Sould Apple be Wary of the Fire Kindled by Amazon?

Shane Samir is a member of The Motley Fool Blog Network -- entries represent the personal opinion of the blogger and are not formally edited.

Well, a lot has been doing the rounds on Apple’s iPad and Amazon’s Kindle...so much so that one can’t really keep away from analyzing as to what these two giants really want out of their multi-faceted gadgets and whether or not what they are getting satiates their thirst for more.

Amazon’s (NASDAQ: AMZN) CEO Jeff Bezos vehemently pronounced earlier in the day that “People don’t want gadgets anymore...they want services that improve every day, every week and every month.” If Bezos’ proclamation is anything to go by, I must say that this man knows clearly what he wants and Apple (NASDAQ: AAPL) needs to stay alert.

It’s quite ironic that last year at the very onset, Amazon’s Kindle Fire, considered by experts and users alike a catastrophic threat to Apple’s iPad, was later quite ridiculously written off as a misfit by the same experts and users. To this, Bezos brusquely explained the price strategy for his Amazon gizmo saying that his company aims to align with his consumers in such a way that the company makes money only when the consumers use his devices, and not when they buy the device.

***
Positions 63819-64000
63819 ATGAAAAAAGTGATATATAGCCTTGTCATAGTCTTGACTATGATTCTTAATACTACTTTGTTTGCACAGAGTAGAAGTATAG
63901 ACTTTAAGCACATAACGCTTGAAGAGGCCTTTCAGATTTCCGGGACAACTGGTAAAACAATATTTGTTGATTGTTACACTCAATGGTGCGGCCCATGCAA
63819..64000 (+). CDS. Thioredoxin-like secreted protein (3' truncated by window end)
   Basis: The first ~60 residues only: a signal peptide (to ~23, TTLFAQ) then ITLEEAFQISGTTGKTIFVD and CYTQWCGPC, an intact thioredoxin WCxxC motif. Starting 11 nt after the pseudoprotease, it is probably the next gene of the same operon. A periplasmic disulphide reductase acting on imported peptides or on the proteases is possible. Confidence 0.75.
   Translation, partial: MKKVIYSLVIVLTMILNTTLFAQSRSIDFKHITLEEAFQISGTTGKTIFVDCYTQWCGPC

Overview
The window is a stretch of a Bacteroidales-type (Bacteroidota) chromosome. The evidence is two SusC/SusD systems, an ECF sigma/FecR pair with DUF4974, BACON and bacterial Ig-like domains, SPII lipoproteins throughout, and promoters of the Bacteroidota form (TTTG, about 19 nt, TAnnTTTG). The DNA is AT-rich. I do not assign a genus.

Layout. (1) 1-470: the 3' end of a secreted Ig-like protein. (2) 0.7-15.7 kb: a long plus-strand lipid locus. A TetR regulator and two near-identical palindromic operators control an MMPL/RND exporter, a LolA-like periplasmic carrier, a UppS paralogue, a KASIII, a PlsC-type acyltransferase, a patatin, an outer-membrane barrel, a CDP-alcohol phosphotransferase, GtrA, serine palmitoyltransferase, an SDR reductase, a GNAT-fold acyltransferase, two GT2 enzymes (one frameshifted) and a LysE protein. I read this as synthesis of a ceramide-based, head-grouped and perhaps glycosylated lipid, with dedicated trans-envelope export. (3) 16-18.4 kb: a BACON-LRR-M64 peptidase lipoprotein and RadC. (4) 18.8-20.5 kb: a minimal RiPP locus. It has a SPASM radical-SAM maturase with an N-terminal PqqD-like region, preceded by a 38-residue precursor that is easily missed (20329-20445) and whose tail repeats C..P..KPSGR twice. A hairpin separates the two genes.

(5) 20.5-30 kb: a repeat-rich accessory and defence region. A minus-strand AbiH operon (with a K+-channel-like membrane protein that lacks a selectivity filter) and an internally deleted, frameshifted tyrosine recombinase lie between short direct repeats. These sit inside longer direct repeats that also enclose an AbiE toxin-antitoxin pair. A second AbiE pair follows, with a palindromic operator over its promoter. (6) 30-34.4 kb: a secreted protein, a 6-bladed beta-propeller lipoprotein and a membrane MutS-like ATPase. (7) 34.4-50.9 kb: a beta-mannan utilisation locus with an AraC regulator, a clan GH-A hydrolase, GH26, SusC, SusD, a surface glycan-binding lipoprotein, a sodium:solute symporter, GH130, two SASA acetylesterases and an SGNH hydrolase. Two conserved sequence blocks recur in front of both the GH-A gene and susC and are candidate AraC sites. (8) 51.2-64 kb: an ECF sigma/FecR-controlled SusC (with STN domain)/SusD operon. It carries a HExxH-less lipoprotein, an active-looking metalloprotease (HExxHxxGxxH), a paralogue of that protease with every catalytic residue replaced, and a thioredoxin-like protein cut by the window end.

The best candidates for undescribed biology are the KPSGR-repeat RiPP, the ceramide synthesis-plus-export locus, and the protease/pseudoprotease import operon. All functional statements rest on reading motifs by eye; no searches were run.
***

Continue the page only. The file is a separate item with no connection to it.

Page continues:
Having said the above, I can clearly say that Amazon is once bitten twice shy as they have clearly learned a lesson after the release of the first edition of the Kindle last year. At the very onset, Amazon was set to target a filtered crowd who wanted a tablet for media consumption, but were reluctant to pay iPad prices. Amazon, having no monetary restrictions, can afford to sacrifice hardware margins for installed base growth. Lo and behold, Bezos recently announced he wants to have the best tablet in the market at any price. Quite a bargain for the consumers!

The new improvised Kindle Fire will grace our palms with 7 and 8.9 inch HDs, with tech-defying specs worthy of an honorable competition in the market. The good news for us users is that as Amazon is not all that worried about seeking profits from the device, the device in itself will be cheaper on our wallets. Voila!!

The premium-end 4G enabled Kindle Fire HD costs about $499, a cost at which one can only think of buying a meager Wi-Fi version of the iPad.

The bargain doesn’t quite end there. The new Kindle Fire HD boasts of having features matching that of arch rival Apple’s iOS, making this amazing Amazon gizmo rich in content, an ecosystem more attractive, addictive and easy-to-use than ever before.

In the new avatar of the Kindle Fire HD, you get an unparalleled feature called ‘Time to Read’, which shows how much time it took you to read a chapter and also compares this time to your previous reading habits. There is also this feature called ‘FreeTime’ which allows parents to actually keep a check on their children’s gaming obsessions.